This question has probably drawn more illogical answers than any other query in church history. For many unhappy centuries, anti-Semitism prompted the reply: “The Jews—as a people—then and now.” In 1966, Vatican Council II rejected that view and relieved the Jewish people of any blanket charge of “deicide” (the term, however, is unsuitable, since God cannot be killed, and it was not included in the final document). Now the understandable revulsion against the change of collective Jewish guilt for Good Friday has led to an opposite trend among some theologians, both Christian and Jewish: the gospel narratives of the Passion are historically inaccurate, they claim, for anti-Semitic prejudice has colored their portrayal of a Jewish prosecution of Jesus.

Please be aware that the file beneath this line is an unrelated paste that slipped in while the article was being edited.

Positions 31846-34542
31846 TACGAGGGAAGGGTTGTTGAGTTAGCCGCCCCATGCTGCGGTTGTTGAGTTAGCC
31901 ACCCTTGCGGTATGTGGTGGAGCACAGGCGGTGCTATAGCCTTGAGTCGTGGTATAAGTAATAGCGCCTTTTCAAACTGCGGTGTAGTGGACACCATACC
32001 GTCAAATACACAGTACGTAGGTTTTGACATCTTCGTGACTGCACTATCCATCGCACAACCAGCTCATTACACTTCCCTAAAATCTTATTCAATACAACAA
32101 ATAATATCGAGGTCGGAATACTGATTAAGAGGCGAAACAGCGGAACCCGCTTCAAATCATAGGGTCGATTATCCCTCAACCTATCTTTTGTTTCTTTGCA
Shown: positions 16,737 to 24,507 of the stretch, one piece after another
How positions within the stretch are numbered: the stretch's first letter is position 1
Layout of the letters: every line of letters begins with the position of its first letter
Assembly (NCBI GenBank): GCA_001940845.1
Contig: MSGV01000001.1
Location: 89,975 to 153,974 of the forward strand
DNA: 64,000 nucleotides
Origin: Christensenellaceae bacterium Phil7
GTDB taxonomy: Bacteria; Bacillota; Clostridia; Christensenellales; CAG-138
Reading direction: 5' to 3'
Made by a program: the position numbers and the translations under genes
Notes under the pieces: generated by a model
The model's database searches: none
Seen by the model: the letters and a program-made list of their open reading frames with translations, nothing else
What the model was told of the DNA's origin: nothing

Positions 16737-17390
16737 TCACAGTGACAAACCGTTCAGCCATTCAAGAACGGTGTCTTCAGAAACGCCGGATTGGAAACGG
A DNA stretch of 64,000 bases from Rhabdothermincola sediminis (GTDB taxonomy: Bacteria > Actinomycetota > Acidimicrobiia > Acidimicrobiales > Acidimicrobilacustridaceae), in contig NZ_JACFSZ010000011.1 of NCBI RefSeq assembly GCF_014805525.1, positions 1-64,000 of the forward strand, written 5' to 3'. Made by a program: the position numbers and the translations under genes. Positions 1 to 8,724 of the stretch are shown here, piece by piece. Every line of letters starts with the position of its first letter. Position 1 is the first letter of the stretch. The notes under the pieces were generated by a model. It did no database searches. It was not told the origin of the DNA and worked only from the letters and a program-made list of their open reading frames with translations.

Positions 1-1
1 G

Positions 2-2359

The most extreme statement came in 1971 with the publication of The Trial and Death of Jesus (Harper & Row), in which Haim Cohn argues that Annas and Caiaphas, far from being antagonists of Jesus, were actually his sympathetic co-religionists who “did all that they possibly and humanly could to save Jesus, whom they dearly loved and cherished as one of their own.” Other scholars, while not faulting the gospel writers for outright anti-Semitism, suggest that they were merely tampering with the truth for political purposes: unless a reluctant Pilate were made to appear pressured by Jewish authorities, how could Romans be converted to believe in someone who was crucified by a Roman governor?
The discussion reached the popular level a year ago when Newsweek (April 23, 1973) and other journals reported on this reappraisal of the Passion story, fueled largely by Jeffrey Sobosan’s article in the Journal of Ecumenical Studies (Winter, 1973). The trend was perhaps best summarized when ...1
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